Give me books, fruit, french wine and fine weather and a little music out of doors. --John Keats

Monday, July 26, 2010

"Whistling in the Dark" by Lesley Kagen

When I first started reading this book, I had the slightly deflated feeling of, "oh . . . again?" At the beginning, this book seemed like it was going to be just another my-childhood-was-worse-than-yours-and-oh-did-I-mention-there's-a-serial-killer-on-the-loose? books. Not that there is anything wrong with that sort of book. I have enjoyed the heck out of a few of those. But a few too many, perhaps?

I bought this book almost a year ago at my last big Books-A-Million shopping spree, which was before I discovered paperbackswap. I suppose I was attracted to the cover and the $3.97 price tag, because it just doesn't get any better than that for a brand new book. (Or, if it does, you need to tell me where.) I must have picked it up before I got burned out on this sub-genre.

Well, if you're feeling sorry about my disappointment, you can stop right now, because I wasn't very far into the book before it didn't matter anymore. I suppose each book has its own unique story and this one is no different. Or do I mean that this one is different? Either way, it didn't take long before I was caught up in the lives of Troo and Sally O'Malley as they navigated the rough waters of childhood on Milwaukee's Vliet Street in the summer of 1959. It was all I could do to resist reading this book while I was driving.

One thing I liked about this book was seeing Sally's childish observations through my own adult eyes. I could easily see when she was mistaken or led astray by her overactive imagination. Even better, Kagen used this against me. She knew I would become complacent about my omniscience. I thought I had it all figured out, and (although I did correctly guess most of the surprises and rule out most of the red herrings) she had me fooled about the identity of the squishy-shoed killer. I definitely had someone else pegged, and I was so sure I was right! While I love guessing correctly in a mystery, I think I like it even more when I find I've been deluded.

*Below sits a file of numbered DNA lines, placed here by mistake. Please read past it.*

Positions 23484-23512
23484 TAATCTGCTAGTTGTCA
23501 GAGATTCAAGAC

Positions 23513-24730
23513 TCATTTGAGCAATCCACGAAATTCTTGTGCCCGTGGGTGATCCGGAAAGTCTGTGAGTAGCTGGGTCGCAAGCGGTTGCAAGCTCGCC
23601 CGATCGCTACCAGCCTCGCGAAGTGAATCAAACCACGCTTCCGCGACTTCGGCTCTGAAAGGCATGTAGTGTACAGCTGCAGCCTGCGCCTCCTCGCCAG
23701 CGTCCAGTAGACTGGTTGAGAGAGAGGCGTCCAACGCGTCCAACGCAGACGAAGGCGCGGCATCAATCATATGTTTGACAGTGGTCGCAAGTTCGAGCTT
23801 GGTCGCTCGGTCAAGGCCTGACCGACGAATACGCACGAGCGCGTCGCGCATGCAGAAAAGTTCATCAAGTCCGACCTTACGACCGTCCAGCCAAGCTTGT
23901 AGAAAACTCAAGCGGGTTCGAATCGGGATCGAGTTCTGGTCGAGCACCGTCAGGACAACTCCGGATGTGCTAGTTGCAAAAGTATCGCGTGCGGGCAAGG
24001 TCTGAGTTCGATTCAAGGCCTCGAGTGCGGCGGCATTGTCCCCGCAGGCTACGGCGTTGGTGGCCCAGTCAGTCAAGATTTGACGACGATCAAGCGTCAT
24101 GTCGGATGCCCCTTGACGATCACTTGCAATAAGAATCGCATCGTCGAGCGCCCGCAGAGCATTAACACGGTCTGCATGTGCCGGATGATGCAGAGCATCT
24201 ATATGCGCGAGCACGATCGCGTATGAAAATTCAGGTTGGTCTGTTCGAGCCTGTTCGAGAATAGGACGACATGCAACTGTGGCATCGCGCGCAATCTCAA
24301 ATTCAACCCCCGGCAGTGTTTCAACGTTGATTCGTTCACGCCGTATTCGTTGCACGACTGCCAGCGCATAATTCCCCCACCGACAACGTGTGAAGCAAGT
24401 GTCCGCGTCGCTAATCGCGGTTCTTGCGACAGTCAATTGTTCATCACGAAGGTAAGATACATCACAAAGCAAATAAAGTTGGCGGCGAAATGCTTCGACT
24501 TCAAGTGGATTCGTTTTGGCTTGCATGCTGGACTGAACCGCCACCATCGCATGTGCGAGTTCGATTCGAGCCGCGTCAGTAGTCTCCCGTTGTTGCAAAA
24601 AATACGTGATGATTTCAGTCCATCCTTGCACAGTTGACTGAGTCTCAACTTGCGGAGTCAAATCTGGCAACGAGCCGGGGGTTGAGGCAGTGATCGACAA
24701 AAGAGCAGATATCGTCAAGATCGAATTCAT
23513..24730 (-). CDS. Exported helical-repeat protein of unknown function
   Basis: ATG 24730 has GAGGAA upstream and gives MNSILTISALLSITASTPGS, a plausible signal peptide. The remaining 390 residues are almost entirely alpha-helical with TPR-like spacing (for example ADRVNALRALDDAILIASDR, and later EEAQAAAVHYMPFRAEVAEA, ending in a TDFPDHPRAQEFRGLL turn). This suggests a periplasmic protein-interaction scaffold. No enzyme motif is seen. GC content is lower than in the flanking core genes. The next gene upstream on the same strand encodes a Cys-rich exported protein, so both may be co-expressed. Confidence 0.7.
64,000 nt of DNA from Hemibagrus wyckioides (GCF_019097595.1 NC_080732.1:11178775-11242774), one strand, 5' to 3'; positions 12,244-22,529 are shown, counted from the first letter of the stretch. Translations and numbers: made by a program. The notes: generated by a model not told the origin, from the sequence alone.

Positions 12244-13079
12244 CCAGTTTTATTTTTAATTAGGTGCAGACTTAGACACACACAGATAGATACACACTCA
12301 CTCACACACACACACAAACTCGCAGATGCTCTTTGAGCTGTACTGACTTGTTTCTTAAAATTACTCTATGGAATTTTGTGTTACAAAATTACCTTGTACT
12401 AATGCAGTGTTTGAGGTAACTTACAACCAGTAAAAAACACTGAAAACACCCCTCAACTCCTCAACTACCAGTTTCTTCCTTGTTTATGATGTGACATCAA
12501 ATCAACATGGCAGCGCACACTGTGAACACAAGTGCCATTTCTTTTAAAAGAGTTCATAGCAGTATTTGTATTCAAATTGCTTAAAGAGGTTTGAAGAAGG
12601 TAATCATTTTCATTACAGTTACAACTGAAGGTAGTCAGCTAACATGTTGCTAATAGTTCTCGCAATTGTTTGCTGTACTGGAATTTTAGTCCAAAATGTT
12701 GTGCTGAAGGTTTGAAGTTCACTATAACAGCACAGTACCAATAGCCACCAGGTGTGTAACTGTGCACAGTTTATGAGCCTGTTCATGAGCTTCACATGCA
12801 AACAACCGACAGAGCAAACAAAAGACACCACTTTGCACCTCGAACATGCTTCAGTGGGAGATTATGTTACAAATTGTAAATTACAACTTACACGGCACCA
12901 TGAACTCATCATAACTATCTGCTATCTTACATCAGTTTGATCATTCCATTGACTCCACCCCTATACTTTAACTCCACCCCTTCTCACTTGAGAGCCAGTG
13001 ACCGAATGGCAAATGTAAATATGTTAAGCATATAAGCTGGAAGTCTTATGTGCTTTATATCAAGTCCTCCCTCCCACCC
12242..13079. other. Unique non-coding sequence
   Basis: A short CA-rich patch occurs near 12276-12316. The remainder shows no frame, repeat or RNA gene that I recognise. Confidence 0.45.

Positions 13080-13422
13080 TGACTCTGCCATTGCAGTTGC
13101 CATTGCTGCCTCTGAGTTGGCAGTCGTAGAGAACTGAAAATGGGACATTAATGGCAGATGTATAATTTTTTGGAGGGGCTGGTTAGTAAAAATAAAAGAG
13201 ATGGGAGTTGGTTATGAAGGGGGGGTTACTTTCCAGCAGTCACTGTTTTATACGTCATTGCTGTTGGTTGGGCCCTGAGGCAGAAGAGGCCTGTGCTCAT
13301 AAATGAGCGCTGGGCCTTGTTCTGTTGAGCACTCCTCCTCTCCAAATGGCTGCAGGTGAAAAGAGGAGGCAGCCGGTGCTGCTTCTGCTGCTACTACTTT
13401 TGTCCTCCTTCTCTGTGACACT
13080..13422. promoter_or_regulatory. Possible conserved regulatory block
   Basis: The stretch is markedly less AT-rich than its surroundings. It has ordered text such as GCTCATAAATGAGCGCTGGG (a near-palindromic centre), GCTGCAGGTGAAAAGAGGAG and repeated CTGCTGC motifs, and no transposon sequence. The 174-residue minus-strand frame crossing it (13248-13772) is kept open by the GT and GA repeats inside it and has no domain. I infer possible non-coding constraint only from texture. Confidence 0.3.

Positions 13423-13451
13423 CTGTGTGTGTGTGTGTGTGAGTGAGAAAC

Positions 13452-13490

9 comments:

Kathy said...

Also, if you've read this, did you notice the mistake in dates? The story mainly takes place during the summer of 1959, but on page 235 Sally says the last time she saw her dad was August 2, 1959, even though he died 2 years earlier.

Kay said...

I've got this one around here somewhere. I love the cover as well. What I like best about what you said in your review was the last sentence. Me too!! I love the guessing and also guessing right, but I also love to be fooled. Thanks for sharing!

Lesley said...

Thanks for the shout-out, Kathy! So glad you enjoyed the story.

Hugs,

Lesley Kagen

Kate said...

This has been on my TBR list - sounds like a good one!

Kathy said...

Kay and Kate, I look forward to hearing what you think of this book!

Lesley, how exciting for me to receive a blog visit from the author herself! Had I known you were coming, I would have tried to find a bit more to say about your book, but I'm afraid I had just enjoyed an excellent glass of wine and was in a zone of mellow-ness that did not invite further contemplation.

Thank you all for stopping by!

Lisa R said...

Like you I've had this book for awhile and it keeps getting pushed farther and farther down in my pile. I have seen several great reviews on it in just the last couple of weeks so now might be a good time to dig into it.

Kathy said...

Yes, Lisa, give it a try and tell me what you think! I wonder what attracted you to the book in the first place, and I wonder what has been making you push it farther down in your TBR pile?

Elle said...

Sounds good! I haven't read that many books about bad childhoods - I just think they'll make me feel depressed. I stay away from books like A Child Called It or Push. I'm glad the mystery aspect worked well - I love it when I'm fooled into thinking someone else is the killer (although it makes me feel a bit stupid). :P

Kathy said...

I don't know A Child Called It, and I haven't read Push, but I kind of know the gist of that one--and don't worry, Whistling in the Dark is NOTHING like Push. Sally and Troo have a comparatively idyllic childhood. They're a little on the poor side, and they're neglected during the summer that this book takes place, but it could have been a whole lot worse for them. I really didn't find it depressing. It's not like The Glass Castle.